byline picby Pappy

Guitarists everywhere like to inform each other with condescending smiles that what younger guitarists are buying – the gear that they so strongly believe will make them better players – is all for naught.

“Gear doesn’t make the player.”

“Tone is in the fingers.”

“You’ll never sound like X, even if you played through their rig.”

And on and on and on.


Well, perhaps not entirely bull, but there’s still a conversation that needs to happen here because all the black and white mentality is getting a little irritating.  There is OBVIOUSLY something to be said about gear and the quality of it if companies are depending on selling it in order to keep surviving in this tough economy.

Guitarists are saying that the gear doesn’t matter.  Companies are saying that it does.

Guitarists say that you can pick a great guitarist – whichever guitarist if your favorite, go ahead and fill in the blank – and put them in a room with a Squier Bullet Strat and some lame-o (almost always referenced as a solid state for some reason) amp and they would sound exactly like they do every time they play on stage in arenas.

So why don’t they do just that?

It would certainly save on the touring budget.  Imagine if, with the price of just one nice guitar (we’ll say $1,200.00) you can buy rigs for all four corners of the earth to tour with.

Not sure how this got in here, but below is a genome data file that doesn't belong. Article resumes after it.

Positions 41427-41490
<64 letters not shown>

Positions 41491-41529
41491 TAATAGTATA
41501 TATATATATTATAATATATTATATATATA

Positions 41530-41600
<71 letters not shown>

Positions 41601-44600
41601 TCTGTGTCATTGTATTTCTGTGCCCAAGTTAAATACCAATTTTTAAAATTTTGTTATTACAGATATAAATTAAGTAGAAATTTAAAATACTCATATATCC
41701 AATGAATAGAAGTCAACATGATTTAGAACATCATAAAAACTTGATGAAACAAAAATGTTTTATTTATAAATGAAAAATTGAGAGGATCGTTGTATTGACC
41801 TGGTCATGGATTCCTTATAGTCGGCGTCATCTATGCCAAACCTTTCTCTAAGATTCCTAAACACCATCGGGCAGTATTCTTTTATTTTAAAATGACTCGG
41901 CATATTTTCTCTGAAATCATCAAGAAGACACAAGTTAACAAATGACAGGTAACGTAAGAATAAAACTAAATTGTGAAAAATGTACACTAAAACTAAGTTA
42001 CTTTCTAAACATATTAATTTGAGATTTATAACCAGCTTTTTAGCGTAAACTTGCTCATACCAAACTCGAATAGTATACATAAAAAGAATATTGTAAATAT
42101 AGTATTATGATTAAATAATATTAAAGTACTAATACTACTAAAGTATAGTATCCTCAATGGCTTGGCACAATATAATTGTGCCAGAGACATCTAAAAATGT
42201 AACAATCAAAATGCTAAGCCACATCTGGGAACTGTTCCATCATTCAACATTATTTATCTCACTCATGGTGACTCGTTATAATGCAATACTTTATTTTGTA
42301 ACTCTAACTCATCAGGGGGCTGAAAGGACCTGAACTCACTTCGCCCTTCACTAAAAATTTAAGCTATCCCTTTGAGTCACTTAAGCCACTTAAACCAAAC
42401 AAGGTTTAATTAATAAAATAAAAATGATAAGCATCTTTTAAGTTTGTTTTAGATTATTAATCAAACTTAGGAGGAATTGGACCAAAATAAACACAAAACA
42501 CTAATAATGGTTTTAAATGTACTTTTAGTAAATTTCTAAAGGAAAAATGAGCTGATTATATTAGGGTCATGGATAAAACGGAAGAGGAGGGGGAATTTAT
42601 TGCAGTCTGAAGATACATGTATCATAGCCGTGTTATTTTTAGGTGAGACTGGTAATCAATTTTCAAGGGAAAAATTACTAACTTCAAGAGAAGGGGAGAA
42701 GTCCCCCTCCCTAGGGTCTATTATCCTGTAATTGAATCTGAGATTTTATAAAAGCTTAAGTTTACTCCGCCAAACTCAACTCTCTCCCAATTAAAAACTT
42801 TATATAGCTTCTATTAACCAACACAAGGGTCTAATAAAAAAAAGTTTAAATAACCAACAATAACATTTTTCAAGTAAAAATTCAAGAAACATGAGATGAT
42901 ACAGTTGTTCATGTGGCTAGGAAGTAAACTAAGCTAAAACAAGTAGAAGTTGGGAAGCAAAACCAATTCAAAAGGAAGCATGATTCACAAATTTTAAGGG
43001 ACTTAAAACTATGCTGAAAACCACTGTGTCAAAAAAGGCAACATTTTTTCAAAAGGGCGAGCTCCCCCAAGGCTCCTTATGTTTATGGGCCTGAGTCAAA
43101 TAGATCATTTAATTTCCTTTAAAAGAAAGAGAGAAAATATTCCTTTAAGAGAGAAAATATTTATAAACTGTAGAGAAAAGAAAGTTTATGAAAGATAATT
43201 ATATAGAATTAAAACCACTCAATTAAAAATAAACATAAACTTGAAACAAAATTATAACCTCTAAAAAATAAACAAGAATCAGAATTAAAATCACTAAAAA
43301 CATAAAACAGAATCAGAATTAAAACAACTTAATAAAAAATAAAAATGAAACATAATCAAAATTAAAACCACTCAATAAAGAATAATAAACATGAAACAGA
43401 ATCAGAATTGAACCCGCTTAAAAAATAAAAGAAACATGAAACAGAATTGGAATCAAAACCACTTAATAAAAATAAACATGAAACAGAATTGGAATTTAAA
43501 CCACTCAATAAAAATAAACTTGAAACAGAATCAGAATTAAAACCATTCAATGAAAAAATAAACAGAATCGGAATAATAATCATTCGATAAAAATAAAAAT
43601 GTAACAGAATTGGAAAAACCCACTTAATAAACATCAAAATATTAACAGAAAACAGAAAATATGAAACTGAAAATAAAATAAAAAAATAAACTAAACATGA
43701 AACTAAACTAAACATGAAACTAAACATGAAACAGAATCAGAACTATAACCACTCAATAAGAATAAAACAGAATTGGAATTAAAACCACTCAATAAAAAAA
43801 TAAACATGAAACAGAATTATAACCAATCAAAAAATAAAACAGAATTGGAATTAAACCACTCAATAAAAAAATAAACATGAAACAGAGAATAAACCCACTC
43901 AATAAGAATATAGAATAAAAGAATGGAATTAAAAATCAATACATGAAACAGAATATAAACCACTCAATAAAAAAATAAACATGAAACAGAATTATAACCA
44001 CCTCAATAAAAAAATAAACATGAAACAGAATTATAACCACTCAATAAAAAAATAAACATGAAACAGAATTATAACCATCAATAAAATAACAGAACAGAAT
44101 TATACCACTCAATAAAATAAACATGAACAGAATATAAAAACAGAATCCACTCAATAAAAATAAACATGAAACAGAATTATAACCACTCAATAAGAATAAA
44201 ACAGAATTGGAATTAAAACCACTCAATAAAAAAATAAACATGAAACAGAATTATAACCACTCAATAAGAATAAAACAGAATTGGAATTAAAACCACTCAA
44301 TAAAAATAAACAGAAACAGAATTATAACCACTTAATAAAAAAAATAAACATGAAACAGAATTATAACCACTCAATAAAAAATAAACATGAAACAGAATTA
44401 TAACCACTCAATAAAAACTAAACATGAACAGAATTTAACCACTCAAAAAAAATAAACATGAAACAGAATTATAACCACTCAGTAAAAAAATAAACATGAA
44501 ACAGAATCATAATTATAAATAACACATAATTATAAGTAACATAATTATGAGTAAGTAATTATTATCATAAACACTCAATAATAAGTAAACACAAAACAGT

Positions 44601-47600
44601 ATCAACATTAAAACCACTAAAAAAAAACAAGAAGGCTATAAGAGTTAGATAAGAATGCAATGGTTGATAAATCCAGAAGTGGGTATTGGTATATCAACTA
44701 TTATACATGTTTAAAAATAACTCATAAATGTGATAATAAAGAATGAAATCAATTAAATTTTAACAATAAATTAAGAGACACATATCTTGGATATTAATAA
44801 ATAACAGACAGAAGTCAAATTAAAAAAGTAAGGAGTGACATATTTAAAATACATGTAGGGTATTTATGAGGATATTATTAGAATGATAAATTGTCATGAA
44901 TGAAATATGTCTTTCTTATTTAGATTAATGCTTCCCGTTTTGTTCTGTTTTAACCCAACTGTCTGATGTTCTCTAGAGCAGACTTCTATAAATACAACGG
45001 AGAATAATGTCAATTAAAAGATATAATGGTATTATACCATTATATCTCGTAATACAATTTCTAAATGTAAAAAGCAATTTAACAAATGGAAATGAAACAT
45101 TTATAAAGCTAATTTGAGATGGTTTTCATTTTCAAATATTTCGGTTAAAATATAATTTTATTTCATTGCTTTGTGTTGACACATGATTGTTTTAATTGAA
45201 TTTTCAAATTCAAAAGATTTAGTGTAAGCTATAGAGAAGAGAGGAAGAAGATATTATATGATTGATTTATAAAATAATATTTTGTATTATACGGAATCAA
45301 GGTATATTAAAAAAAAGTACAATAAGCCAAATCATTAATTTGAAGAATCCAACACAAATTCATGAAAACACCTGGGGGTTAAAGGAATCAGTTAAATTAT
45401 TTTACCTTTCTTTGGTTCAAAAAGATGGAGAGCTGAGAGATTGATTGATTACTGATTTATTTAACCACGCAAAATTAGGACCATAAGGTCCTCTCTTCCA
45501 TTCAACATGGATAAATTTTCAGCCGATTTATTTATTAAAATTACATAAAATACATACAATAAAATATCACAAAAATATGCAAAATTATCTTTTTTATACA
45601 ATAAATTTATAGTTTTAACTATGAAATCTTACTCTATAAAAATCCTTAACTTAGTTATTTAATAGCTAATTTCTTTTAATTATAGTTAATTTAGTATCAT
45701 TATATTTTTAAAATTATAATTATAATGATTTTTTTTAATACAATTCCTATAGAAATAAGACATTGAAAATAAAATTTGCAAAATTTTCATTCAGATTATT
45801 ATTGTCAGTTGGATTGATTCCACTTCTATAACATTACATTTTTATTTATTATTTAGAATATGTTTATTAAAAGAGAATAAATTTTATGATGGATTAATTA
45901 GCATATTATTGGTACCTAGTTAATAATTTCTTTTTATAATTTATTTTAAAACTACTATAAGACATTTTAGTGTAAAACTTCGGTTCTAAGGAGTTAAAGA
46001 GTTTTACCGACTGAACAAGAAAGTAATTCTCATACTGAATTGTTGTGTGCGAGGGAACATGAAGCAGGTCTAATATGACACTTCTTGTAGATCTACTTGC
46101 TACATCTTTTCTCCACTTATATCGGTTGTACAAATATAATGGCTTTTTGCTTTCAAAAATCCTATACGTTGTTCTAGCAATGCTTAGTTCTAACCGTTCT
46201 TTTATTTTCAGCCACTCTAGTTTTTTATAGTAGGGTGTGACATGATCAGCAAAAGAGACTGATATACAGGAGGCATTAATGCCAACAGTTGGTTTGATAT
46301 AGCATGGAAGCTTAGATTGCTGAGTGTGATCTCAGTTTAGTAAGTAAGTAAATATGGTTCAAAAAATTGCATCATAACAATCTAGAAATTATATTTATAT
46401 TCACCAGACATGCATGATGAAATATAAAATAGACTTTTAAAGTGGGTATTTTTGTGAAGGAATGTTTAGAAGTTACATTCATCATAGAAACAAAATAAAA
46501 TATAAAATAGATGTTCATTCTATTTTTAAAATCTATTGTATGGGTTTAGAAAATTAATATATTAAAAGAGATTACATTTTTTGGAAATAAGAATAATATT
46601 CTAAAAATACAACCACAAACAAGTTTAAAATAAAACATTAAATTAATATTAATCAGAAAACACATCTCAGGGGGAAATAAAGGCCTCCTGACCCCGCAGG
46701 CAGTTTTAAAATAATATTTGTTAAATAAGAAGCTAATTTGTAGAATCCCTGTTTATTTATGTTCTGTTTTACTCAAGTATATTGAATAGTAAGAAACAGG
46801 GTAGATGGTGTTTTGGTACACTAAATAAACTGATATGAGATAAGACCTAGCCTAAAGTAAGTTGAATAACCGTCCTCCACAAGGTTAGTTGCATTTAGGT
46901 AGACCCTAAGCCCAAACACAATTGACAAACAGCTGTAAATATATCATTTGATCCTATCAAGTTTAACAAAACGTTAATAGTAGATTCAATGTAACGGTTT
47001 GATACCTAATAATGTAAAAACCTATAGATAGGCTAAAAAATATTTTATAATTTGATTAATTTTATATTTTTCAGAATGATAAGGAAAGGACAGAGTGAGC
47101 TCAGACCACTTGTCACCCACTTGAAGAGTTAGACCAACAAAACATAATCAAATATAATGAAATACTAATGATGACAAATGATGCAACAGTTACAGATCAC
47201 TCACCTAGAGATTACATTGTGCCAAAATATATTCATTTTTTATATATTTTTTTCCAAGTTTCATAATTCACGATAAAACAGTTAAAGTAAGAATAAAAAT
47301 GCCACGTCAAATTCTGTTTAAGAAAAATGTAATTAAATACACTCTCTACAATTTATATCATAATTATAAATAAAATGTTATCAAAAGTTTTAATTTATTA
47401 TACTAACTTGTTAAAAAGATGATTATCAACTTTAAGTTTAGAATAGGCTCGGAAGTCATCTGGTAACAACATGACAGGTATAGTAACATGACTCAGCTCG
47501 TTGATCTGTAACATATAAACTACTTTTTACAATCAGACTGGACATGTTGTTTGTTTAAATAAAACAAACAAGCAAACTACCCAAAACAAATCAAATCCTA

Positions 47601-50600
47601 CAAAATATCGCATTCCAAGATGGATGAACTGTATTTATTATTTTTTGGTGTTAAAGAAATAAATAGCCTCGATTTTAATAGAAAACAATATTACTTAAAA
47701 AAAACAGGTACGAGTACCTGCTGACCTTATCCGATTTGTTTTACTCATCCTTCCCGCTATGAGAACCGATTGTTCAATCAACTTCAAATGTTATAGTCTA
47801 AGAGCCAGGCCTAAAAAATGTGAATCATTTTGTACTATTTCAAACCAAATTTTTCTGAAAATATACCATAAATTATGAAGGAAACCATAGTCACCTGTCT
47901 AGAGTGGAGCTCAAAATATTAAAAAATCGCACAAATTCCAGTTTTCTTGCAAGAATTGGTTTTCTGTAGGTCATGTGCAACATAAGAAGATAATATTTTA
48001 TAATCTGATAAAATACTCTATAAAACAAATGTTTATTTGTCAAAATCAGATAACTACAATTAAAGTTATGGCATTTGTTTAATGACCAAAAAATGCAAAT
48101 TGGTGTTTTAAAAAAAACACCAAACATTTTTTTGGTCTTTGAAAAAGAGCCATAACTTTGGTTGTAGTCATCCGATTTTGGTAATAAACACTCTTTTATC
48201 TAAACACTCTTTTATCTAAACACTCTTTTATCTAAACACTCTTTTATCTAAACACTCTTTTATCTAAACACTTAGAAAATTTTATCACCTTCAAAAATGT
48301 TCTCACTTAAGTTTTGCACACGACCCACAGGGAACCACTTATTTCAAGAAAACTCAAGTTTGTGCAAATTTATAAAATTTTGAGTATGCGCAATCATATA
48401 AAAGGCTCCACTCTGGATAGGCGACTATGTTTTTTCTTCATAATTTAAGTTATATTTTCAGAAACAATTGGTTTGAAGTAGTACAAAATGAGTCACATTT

So how come that doesn’t happen?

Because gear matters.  How could it not?  Think about any boutique builder you’ve ever read about talking about wood.  They knock on it and listen to how it sings, they sift through piles for the magic piece, and then they lovingly take a raw hunk of timber and turn it into your instrument – your vessel of artistic expression – and why did they do all that work if none of it mattered?  Why not instead go to the local Home Depot, buy some thick plywood, and build a guitar from that?

Because it matters!

Now, I don’t mean to say guitarists aren’t right to some extent, but they’re going about it all wrong.  This whole “there is no magic bullet, and you’ll never sound like your inspiration,” is a real downer.  You know what other hard truths are out there for everyone?

1)  You aren’t owed a sexually attractive mate just because you’re a nice person.

2)  There is no Santa.

3)  The promotion will probably go to someone else, and it probably won’t be based on merit.

4)  There will probably be no windfall of karma turning your disappointing life toiling away doing the right things into something amazing like a modern day Count of Monte Cristo (minus the whole revenge thing).

But that doesn’t mean you just go around telling people these things.  These are depressing facts that nobody NEEDS to say because they serve zero purpose whatsoever.  All that matters is that right now someone’s happy and you hold the pin that could prick their balloon of happiness.  Popping the balloon serves no purpose and makes nobody any happier, so why even consider it?

So maybe the overdrive pedal that the person bought was ridiculously overpriced to you.  Did they use YOUR money to buy it?  Are you impacted by this transaction in ANY way? And yes, it probably is a ridiculously overhyped pedal that the player will probably give up on in three weeks when they realize it didn’t magically turn them into whoever they were trying to be.  Doesn’t that just mean they had three weeks of happiness?

Even if it was all a sham/racket/scam/shakedown/rip-off/sucker game, or just plain flim flam, what would be the point of telling someone that it doesn’t matter?